THE Consistory Court of the diocese of Chichester refused to
grant a petition by the PCC for a retrospective faculty to hang a
new painting in St Mary and St Nicholas's, Lavant, a Grade I listed
building dating from the 12th or 13th century. The painting
(above and below), by a local artist, Richard
Whincop, depicts the baptism of Christ in a modern setting, and was
intended to be mounted on the west wall of the church, adjacent to
The previous Rector had seen Mr Whincop's work at a Roman
Catholic Church in Scotland, and had commissioned the painting
without having first obtained a faculty. Mr Whincop stated in a
note attached to the petition, that he drew upon William Blake's
poem "Jerusalem", and that the picture incorporated the landscape
of the countryside around Lavant, using local imagery.
The petitioners said that the proposal was to hang the picture
where a utilitarian noticeboard currently hung, that it would bring
that corner of the church to life, and would link the ministry of
Jesus with the act of baptism at the font. They also said that,
since being hung in position for a trial period, the painting had
received unanimous acclaim, and that some members of the community
had been moved to tears by its spirituality and presence.
The Diocesan Advisory Committee (DAC) did not recommend the
proposed introduction of the painting, however, and said that its
"style was not in keeping with the interior of the building", and
that it was "too large for its intended location". The DAC
encouraged the parish to consider relocating the painting to the
parish-room extension. The Church Buildings Council (CAB)
considered that the painting was "theologically interesting, even
if not to all tastes", and recommended that a confirmatory faculty
be granted for five years, after which time the matter could be
As for the introduction of the painting without a faculty, the
Chancellor, the Worshipful Mark Hill QC, said that it was "a source
of considerable concern that a previous incumbent and churchwardens
should have had such cavalier disregard of the faculty
On the instructions of the Archdeacon, the painting had been
removed once it was recognised that no faculty had been obtained.
Strictly speaking, the removal of unlawful furnishings also
required the authority of a faculty. The Chancellor said, however,
that in the particular circumstances he was prepared to overlook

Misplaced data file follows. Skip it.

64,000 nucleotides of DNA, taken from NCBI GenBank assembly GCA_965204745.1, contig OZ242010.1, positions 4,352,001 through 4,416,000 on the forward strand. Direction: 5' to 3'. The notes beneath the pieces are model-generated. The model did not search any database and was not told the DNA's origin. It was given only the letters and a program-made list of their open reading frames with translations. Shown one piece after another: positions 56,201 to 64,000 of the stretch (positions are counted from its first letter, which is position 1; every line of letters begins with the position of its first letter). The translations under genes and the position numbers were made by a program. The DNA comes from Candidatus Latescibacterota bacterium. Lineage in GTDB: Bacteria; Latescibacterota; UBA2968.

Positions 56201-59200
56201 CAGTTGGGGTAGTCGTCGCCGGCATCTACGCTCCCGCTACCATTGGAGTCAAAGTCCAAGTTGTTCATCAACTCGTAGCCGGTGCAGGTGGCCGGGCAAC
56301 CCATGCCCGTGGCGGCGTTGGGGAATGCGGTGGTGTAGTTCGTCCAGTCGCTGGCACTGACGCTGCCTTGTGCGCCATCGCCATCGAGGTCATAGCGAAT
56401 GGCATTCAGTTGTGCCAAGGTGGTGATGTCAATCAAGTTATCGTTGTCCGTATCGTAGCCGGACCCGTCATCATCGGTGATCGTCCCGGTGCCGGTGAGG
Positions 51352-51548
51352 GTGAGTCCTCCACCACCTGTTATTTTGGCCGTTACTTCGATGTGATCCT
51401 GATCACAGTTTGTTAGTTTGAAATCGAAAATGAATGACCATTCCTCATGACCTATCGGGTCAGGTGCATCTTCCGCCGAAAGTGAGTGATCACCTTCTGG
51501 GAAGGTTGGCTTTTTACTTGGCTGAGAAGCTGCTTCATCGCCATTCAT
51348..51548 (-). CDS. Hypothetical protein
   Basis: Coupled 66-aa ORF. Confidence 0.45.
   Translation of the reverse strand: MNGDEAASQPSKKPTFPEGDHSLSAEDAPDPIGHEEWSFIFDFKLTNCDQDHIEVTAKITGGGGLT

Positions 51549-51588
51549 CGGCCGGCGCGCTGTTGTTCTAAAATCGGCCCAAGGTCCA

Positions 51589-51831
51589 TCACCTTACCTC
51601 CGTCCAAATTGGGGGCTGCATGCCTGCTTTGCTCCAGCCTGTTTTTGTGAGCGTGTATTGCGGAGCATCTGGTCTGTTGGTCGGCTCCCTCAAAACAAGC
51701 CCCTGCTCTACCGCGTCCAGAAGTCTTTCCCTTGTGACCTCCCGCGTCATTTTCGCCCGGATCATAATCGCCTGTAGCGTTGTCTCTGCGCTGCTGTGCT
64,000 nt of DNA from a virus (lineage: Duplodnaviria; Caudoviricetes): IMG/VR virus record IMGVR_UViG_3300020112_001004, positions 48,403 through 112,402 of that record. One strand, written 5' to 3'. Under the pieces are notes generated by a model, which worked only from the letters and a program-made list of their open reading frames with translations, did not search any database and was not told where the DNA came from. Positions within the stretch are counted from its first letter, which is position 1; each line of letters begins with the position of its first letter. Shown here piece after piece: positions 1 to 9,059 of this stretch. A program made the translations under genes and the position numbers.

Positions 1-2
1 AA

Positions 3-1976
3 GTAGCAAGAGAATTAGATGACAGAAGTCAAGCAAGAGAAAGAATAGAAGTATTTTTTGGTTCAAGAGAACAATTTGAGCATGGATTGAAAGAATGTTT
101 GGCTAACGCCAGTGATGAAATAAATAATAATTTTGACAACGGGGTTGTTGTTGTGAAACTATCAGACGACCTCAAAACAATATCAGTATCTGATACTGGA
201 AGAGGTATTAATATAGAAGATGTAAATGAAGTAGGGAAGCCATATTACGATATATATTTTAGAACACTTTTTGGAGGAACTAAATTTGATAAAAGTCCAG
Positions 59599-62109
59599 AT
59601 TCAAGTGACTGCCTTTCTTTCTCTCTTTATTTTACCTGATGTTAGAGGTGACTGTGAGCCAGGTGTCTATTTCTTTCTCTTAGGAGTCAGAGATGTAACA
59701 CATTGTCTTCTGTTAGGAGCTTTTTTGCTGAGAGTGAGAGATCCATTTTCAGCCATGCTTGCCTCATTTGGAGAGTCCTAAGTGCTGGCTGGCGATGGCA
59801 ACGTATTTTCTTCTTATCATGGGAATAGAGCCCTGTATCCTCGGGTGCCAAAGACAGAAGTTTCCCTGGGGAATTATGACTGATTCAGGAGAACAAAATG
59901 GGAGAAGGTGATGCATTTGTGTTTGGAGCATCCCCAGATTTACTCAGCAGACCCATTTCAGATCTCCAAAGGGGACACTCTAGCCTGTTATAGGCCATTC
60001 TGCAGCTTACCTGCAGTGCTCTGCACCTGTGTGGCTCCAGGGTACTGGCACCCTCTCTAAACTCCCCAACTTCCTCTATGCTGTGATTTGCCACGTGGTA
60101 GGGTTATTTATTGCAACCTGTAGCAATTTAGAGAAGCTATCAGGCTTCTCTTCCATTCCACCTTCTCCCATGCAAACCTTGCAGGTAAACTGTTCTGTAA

that second oversight.
He said that he "took a dim view" of the actions of the previous
Rector and churchwardens, but that it would not be proper to allow
that conduct to be determinative of the present petition for a
retrospective faculty. The issue was whether, if an application had
been made prospectively, it would have been granted.
There had been lack of unanimity in the PCC when a decision was
taken to seek a retrospective faculty. The public notice had
elicited one objector who stated that "there are many within the
worshipping members of the church who believe the painting . . .
has no place being displayed on the walls of a Grade I listed
Whenever a change in a church was proposed, the burden of proof
lay on those seeking the faculty to justify the need for the
change, and a higher standard needed to be met when the church
concerned was Grade I listed. After considering all the
information, the Chancellor was of the opinion that the petitioners
had failed to discharge that burden of proof.
As for the CBC's "lukewarm" support and suggestion that any
permission be limited to five years, the Chancellor said that
either the picture had artistic and aesthetic qualities justifying
its introduction or it had not, and he was not convinced that there
could be "some form of halfway house by which an otherwise
objectionable item becomes permissible, but for a fixed-term of
years, subject to a review". The faculty jurisdiction must have a
long-term view, even when proposals were relatively modest and
reversible, he said.
Refusing the faculty, the Chancellor said that, although there
might well be a significant majority in the PCC and the worshipping
congregation more generally in favour of the picture, the
objections on the grounds of size, aesthetics, and suitability for
its proposed position in this Grade I listed church all militated
against the faculty.
The petitioners had failed to satisfy him that "the visual
intrusion of this unashamedly modern image into this fine historic
church can be justified".